What Works for Solo and Small Firms

This Friday I am presenting on Marketing for the Solo and Small Firm along with Lorne MacLean of the MacLean Family Law Group at the CLE BC’s Solo and Small Firm Conference 2007.

Lorne and I have been chatting with each other over the past few weeks about what really works for building profitable and interesting practices at solo and small firms. Here are ten pointers for you to consider when planning your solo or small firm marketing initiatives for 2007:

1.  Alignment.  Take the time to determine what kind of firm and practice you want to build and make sure your decisions align with those goals.  Develop a clear message that describes what you would like your potential clients to know about yourself and your firm, and that will distinguish you from other lawyers.  Focus your marketing efforts on delivering that message. 

2.  Plan.  Take the time to plan your marketing.  Decide what you want to achieve in a given period of time and develop a simple plan of what you are going to do to get there.

3.  Clients.  The number one source of new work is from your current clients.  Would they be open to sending you more work?  Will they refer their contacts to you?  Investing in your current clients is the vital first step of any marketing plan.

4.  Network. The vast majority of work comes in through word of mouth referral.  After your clients, your personal network of contacts is your biggest marketing asset.  Have you got a system in place for keeping track of the names, addresses, phone and email for your contacts?  Have you established a system for staying in touch with your most important contacts?  How are you currently investing in building this network?

5.  Research.  Each time a new client joins your firm track how they heard about you.  Talk to your clients.  Find out what publications they read.  Do they prefer email or printed newsletters?  Do they look at legal blogs?  Do they even know what a blog is?  Do they use your website for anything?  What would make your delivery of legal services easier for them?  The more information you can uncover about your clients preferences the better you can tailor your marketing efforts.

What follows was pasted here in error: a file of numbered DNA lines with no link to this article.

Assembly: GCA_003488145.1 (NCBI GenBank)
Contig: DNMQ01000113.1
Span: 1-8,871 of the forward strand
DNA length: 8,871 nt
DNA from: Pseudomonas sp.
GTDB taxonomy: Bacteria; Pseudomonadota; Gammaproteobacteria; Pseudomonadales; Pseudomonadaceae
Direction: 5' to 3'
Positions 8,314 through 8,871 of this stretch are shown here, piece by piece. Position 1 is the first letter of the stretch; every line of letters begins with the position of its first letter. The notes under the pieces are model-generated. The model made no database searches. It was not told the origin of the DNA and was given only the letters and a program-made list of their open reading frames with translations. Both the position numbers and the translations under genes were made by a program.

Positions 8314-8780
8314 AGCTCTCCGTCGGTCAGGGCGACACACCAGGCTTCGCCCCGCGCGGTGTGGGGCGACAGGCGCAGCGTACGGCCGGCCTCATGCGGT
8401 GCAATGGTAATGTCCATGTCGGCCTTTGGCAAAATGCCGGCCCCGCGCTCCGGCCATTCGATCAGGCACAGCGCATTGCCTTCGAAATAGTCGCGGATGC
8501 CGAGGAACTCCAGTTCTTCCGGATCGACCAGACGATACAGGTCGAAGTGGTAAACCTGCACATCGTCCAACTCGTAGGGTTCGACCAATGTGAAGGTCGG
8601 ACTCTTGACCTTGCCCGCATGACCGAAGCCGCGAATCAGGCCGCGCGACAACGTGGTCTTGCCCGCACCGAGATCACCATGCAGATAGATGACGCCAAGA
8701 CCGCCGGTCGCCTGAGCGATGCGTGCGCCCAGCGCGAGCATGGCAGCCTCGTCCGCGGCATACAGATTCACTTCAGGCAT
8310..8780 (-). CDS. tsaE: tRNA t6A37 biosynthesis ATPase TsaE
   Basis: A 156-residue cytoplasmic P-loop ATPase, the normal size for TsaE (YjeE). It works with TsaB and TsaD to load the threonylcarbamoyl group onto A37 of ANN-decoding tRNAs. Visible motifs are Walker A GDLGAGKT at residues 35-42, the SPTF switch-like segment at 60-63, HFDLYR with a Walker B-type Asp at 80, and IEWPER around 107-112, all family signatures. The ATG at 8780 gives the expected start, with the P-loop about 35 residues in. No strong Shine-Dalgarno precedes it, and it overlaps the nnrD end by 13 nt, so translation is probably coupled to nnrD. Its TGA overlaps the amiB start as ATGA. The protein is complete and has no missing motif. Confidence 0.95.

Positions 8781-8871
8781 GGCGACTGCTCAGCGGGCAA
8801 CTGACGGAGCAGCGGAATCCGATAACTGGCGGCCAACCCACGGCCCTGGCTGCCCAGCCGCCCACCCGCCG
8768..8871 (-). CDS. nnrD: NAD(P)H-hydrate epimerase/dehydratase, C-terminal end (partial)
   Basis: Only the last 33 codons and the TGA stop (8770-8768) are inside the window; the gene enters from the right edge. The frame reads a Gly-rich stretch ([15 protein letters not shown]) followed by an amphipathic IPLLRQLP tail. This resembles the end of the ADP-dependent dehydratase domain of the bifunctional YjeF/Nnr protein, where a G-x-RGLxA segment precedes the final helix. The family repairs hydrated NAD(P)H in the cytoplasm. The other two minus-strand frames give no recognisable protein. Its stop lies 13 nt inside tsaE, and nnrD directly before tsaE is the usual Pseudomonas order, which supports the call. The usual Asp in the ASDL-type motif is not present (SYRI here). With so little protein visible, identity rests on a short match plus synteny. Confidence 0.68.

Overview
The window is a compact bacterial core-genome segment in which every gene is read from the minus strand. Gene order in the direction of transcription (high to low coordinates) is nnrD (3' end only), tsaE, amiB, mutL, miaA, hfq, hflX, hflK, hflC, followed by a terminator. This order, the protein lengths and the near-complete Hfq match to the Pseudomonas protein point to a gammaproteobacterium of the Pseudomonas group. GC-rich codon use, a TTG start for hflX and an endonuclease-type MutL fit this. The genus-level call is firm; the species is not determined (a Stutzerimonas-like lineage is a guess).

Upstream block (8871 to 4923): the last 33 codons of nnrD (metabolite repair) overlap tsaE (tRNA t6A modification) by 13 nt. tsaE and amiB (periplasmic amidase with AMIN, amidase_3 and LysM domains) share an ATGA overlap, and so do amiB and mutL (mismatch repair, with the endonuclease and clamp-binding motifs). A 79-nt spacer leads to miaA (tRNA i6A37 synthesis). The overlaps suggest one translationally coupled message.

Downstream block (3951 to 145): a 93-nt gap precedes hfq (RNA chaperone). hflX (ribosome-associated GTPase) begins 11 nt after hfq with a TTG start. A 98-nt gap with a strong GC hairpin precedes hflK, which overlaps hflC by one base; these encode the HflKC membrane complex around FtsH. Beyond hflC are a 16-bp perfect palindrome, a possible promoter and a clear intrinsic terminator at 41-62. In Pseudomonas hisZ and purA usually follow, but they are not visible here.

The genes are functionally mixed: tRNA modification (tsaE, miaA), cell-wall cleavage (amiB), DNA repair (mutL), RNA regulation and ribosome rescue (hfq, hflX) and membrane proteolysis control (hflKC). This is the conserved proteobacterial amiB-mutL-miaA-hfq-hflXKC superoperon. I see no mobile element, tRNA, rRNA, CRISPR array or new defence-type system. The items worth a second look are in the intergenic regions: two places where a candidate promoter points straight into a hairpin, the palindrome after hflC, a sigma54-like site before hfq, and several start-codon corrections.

6.  Technology.  Web sites, blogs, email provide the best return on investment for small firms.  They are cheaper then print materials, can reach large numbers of people, and are easy to keep fresh and up-to-date.

7.  CMS.  Make sure you have a website that you or your secretary can update yourselves.  This means you have something called a content management system (CMS) plugged to the back-end.  These don’t have to be expensive.  Adobe sells a program called Contribute for US$149 that a programmer can plug into your site and will allow you or your staff to update content with only a little training.  It’s so easy I taught myself how to use it.

8.  Yellow pages.  Don’t invest in yellow page ads.  There are better and more targeted ways to get your message out to potential clients. 

9.  PR.  Use the free announcements available in the Vancouver Sun, Business in Vancouver, Lawyers Weekly, to announce new lawyers at your firm, new partner announcements, and other related developments.  Determine which newspapers, industry publications that might be interested in quoting you for time to time or printing your articles.  Contact the editors and find out how they like to be approached with story ideas and articles. 

10.  Recycle.  Time is precious.  Get as much mileage as possible out of each marketing activity you invest in.  If you write an article for a publication then post it to your website.  Look for an opportunity to present on the content to your clients or potential clients.  Use the same material in as many ways as possible.

About the author

Allison Wolf

I am the founder of AWAL and one of the most senior coaches for lawyers in North America. I have helped countless clients over the past fifteen years, develop thriving legal practices and before that served as director of marketing for award-winning law firms. My specialty is uncovering the thinking traps and gaps holding clients back and helping them acquire the mindsets, skills, and habits for growing successful and rewarding legal careers. After a career in legal marketing and business development with law firms in Beijing, New York, and Vancouver, I was trained as a coach in 2004 at Royal Roads University and now coach clients from across North America. You can reach me at or learn more about my coaching practice from the coaching section of the Attorney With A Life Website.